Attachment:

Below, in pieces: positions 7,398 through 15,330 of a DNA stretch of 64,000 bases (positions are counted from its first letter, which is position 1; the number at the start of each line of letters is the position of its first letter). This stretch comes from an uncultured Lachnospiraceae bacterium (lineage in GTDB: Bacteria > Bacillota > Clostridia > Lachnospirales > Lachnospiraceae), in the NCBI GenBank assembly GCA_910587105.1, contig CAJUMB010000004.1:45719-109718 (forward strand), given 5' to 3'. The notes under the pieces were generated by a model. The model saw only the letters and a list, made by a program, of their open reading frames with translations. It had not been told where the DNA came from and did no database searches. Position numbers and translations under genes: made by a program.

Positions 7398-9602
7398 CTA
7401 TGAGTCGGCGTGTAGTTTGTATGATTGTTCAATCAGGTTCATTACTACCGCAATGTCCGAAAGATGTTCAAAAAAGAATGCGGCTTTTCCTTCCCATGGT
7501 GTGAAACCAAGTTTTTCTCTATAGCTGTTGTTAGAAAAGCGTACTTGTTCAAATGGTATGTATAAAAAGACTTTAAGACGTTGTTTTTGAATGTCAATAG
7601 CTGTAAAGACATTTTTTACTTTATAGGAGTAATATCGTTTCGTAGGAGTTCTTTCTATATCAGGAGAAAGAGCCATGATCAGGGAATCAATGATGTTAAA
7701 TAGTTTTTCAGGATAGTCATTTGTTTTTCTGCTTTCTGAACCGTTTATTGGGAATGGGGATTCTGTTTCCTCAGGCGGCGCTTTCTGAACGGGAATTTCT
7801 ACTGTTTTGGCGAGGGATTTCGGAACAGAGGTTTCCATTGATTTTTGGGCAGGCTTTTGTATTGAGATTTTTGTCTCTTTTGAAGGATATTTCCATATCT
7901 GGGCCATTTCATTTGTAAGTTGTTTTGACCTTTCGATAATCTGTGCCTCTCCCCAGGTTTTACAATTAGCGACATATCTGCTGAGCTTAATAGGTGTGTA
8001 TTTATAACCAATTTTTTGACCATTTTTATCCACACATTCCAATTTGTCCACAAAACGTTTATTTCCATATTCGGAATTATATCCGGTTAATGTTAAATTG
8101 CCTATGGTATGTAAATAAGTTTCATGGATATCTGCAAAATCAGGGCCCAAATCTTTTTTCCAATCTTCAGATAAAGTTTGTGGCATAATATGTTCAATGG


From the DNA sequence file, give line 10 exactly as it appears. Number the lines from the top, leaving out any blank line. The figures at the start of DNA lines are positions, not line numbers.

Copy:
8001 TTTATAACCAATTTTTTGACCATTTTTATCCACACATTCCAATTTGTCCACAAAACGTTTATTTCCATATTCGGAATTATATCCGGTTAATGTTAAATTG